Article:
Elijah Lutz, Copy Editor

This election cycle, as eventful as it has been, has sparked many conversations about the way presidential campaigns should be run. Many pundits have debated topics from what is appropriate to be said, to how a candidate should behave. A more poignant discussion has come to the forefront of the arena recently, asking the question: how much disclosure is expected out of candidates from their personal lives?

Hillary Clinton has come under scrutiny for not revealing the fact that she had been diagnosed with pneumonia after leaving a 9/11 memorial service in New York feeling overheated. As a result of this, the Clinton campaign released a two-page document from her physician, detailing her health in depth, so much as to even include her vitals from the examination. This is the second health report released by the campaign, with the first one released in 2015.

But she is not the only one to have been criticized for not releasing information. Donald Trump has been consistently subject to criticism for his refusal to release any tax return information, a common practice of presidential candidates. Despite this and frequent reprimands from both his opponent and others, he remains adamant in his stance not to reveal his information until after the election. This is contrary to Clinton, who has released all of her tax returns from 2000 to 2015, which can be viewed at the Tax History Project with other public officials’ returns.

Why is it, though, that releasing information such as this is necessary and important for presidential candidates? James Madison put it quite perfectly when he said: “A popular Government, without popular information, or the means of acquiring it, is but a prologue to a Farce or a Tragedy; or perhaps, both.”

These people are asking us, the electorate, to vote for them and to trust them with being President of the United States. That trust is one that has to be earned, and this is done by taking steps to ensure that information about you is readily available to anyone who may want it.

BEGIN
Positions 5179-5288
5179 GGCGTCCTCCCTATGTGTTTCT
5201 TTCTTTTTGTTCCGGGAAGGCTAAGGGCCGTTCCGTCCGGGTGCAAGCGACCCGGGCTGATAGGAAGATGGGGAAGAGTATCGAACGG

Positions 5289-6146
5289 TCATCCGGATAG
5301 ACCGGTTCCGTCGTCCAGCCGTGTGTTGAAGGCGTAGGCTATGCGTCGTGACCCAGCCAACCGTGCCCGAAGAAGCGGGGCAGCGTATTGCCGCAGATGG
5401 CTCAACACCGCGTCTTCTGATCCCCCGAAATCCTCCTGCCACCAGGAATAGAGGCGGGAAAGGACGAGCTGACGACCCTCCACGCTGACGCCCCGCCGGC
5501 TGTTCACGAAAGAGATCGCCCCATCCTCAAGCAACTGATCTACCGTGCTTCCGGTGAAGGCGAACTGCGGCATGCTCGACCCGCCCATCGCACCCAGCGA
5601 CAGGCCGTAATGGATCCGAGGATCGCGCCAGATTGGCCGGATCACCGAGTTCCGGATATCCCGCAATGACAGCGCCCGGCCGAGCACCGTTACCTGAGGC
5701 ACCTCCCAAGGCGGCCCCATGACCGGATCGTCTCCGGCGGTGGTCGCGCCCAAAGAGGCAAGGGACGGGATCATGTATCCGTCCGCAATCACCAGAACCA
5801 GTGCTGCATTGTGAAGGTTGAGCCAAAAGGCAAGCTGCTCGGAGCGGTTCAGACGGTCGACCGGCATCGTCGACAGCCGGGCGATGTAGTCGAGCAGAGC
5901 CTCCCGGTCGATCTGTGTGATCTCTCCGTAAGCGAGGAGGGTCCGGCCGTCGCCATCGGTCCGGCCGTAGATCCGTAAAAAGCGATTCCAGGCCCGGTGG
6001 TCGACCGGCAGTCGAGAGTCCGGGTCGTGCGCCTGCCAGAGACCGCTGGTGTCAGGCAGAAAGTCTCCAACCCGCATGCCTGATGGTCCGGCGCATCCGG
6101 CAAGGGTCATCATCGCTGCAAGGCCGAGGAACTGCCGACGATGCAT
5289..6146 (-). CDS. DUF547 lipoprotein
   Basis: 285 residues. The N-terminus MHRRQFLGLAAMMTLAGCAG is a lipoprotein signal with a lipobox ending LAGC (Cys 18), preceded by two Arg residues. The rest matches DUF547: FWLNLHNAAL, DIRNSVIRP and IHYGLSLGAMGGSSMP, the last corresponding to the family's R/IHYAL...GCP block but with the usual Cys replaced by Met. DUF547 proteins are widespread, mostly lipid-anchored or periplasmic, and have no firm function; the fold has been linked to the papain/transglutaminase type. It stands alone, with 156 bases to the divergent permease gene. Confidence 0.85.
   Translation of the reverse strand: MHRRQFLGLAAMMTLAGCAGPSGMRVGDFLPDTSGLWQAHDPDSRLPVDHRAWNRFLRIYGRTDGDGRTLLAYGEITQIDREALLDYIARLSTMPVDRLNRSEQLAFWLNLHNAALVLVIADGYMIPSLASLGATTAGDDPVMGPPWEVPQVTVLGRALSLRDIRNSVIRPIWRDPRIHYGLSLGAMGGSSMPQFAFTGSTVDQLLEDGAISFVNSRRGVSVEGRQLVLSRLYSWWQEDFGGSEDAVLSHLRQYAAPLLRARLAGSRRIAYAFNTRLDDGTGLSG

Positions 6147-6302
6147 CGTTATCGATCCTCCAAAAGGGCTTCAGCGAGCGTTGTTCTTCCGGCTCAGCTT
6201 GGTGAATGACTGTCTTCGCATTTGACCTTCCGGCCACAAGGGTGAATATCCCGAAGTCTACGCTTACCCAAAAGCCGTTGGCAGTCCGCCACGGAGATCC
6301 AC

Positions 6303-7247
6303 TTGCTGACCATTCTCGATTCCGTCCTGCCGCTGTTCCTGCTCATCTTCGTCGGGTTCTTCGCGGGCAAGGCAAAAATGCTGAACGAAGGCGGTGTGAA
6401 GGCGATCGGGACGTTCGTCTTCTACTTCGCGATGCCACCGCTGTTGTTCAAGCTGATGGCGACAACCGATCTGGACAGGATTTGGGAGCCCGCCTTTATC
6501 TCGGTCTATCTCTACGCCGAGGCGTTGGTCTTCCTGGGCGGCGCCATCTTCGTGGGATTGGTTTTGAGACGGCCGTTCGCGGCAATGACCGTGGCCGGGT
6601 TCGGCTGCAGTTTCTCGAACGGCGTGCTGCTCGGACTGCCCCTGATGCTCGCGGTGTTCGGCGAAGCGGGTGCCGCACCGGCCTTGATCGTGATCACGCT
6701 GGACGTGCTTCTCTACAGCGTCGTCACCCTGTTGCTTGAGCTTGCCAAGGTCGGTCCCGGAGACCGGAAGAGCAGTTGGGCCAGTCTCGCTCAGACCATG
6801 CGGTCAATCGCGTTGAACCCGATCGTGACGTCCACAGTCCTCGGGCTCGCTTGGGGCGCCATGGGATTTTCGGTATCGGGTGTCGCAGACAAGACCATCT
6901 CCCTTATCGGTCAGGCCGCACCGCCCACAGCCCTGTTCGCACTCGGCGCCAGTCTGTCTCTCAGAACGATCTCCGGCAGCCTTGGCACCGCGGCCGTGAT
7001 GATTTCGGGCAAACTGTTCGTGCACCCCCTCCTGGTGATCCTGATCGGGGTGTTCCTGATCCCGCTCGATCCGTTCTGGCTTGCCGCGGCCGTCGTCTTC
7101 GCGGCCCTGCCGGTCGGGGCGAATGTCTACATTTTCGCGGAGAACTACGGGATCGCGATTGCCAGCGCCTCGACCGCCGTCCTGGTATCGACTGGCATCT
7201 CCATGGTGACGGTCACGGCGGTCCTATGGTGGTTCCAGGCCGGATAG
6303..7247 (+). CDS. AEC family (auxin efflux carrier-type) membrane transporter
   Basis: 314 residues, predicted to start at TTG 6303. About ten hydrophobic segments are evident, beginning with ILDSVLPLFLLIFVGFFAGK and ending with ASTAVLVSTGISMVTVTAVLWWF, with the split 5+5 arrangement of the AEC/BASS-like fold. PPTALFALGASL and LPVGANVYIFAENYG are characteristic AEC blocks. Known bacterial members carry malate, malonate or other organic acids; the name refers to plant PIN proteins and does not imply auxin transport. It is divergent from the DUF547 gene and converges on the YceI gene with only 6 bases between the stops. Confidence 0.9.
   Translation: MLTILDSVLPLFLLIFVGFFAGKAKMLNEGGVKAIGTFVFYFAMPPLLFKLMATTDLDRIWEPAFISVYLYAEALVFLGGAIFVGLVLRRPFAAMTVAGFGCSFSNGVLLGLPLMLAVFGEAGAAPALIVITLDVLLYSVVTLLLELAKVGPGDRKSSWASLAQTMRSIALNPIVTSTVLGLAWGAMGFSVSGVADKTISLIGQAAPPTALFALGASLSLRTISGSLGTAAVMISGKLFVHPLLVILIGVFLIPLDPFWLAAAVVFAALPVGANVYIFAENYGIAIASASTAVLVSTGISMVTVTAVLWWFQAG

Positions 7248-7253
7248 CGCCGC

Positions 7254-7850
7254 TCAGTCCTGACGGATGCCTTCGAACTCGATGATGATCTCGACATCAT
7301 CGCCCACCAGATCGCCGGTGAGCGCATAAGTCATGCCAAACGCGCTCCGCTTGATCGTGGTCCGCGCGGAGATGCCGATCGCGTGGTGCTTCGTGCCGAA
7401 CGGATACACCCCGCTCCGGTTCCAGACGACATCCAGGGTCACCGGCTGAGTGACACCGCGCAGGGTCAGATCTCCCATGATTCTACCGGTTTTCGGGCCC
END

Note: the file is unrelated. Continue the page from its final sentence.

The sheer amount of disclosure that takes place is appalling, but it is also necessary. To ensure that we know about the man or woman we intend to elect the 45th President of the United States, we must have the necessary resources available for our review on-demand. This tedious idea only helps us prevent electing those who have much to hide in their lives.

“A popular Government, without popular information, or the means of acquiring it, is but a prologue to a Farce or a Tragedy; or perhaps, both.”

Was Clinton wrong for not releasing that she had pneumonia? Yes. Is Trump not releasing his returns equally as wrong? Yes. We rightfully hold those who run for president to higher standards than those of us plebeians. We hold the president to the highest standard in all the land, and we must give the same treatment to candidates to ensure that they have nothing more to hide, and to prove they can persevere through perhaps the hardest job in the world. Disclosure is a good thing and the fact that it is under-appreciated for its real purpose is disappointing.

In the debate earlier this week, Donald Trump tried to play down the importance of his returns and stated there is nothing to learn from them when asked about them. Before her health came into question, the Clinton campaign merely shrugged off the questions about her health, treating them as if they were just the usual fodder coming from the Trump campaign. Is this truly how our candidates should behave towards concerns of the American people?

“People who run for President are assuming the ultimate public trust–the Presidency of the United States, a position for which good health and a freedom from conflicts of financial interest are desirable if not essential,” a CNN article read earlier this month. “So any unwillingness to comply with what have become political norms for disclosure risks reflecting badly on a candidate’s character.”